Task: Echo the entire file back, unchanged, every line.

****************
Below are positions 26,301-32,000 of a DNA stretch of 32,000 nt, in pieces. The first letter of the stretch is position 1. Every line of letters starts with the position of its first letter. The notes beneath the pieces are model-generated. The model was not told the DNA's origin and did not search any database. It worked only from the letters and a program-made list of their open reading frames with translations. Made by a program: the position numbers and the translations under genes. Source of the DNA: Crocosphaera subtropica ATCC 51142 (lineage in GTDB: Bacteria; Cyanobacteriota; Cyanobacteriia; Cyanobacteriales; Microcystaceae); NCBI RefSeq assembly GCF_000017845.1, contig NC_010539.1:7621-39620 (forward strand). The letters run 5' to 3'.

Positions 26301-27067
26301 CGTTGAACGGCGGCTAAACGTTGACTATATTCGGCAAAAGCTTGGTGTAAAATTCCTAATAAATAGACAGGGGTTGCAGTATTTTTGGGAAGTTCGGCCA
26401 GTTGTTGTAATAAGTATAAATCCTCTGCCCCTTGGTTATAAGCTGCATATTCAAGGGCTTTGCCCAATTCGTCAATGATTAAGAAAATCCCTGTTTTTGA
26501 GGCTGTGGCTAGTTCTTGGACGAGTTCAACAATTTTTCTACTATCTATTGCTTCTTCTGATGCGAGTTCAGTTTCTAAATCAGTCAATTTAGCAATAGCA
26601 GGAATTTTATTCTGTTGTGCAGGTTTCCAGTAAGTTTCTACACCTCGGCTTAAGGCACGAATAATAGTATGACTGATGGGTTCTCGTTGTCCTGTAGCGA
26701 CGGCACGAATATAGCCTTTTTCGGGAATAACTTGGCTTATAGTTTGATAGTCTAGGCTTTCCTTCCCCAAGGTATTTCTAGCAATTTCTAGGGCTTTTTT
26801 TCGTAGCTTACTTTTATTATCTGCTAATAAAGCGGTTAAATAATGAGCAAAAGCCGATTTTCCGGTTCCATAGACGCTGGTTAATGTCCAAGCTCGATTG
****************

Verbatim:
Below are positions 26,301-32,000 of a DNA stretch of 32,000 nt, in pieces. The first letter of the stretch is position 1. Every line of letters starts with the position of its first letter. The notes beneath the pieces are model-generated. The model was not told the DNA's origin and did not search any database. It worked only from the letters and a program-made list of their open reading frames with translations. Made by a program: the position numbers and the translations under genes. Source of the DNA: Crocosphaera subtropica ATCC 51142 (lineage in GTDB: Bacteria; Cyanobacteriota; Cyanobacteriia; Cyanobacteriales; Microcystaceae); NCBI RefSeq assembly GCF_000017845.1, contig NC_010539.1:7621-39620 (forward strand). The letters run 5' to 3'.

Positions 26301-27067
26301 CGTTGAACGGCGGCTAAACGTTGACTATATTCGGCAAAAGCTTGGTGTAAAATTCCTAATAAATAGACAGGGGTTGCAGTATTTTTGGGAAGTTCGGCCA
26401 GTTGTTGTAATAAGTATAAATCCTCTGCCCCTTGGTTATAAGCTGCATATTCAAGGGCTTTGCCCAATTCGTCAATGATTAAGAAAATCCCTGTTTTTGA
26501 GGCTGTGGCTAGTTCTTGGACGAGTTCAACAATTTTTCTACTATCTATTGCTTCTTCTGATGCGAGTTCAGTTTCTAAATCAGTCAATTTAGCAATAGCA
26601 GGAATTTTATTCTGTTGTGCAGGTTTCCAGTAAGTTTCTACACCTCGGCTTAAGGCACGAATAATAGTATGACTGATGGGTTCTCGTTGTCCTGTAGCGA
26701 CGGCACGAATATAGCCTTTTTCGGGAATAACTTGGCTTATAGTTTGATAGTCTAGGCTTTCCTTCCCCAAGGTATTTCTAGCAATTTCTAGGGCTTTTTT
26801 TCGTAGCTTACTTTTATTATCTGCTAATAAAGCGGTTAAATAATGAGCAAAAGCCGATTTTCCGGTTCCATAGACGCTGGTTAATGTCCAAGCTCGATTG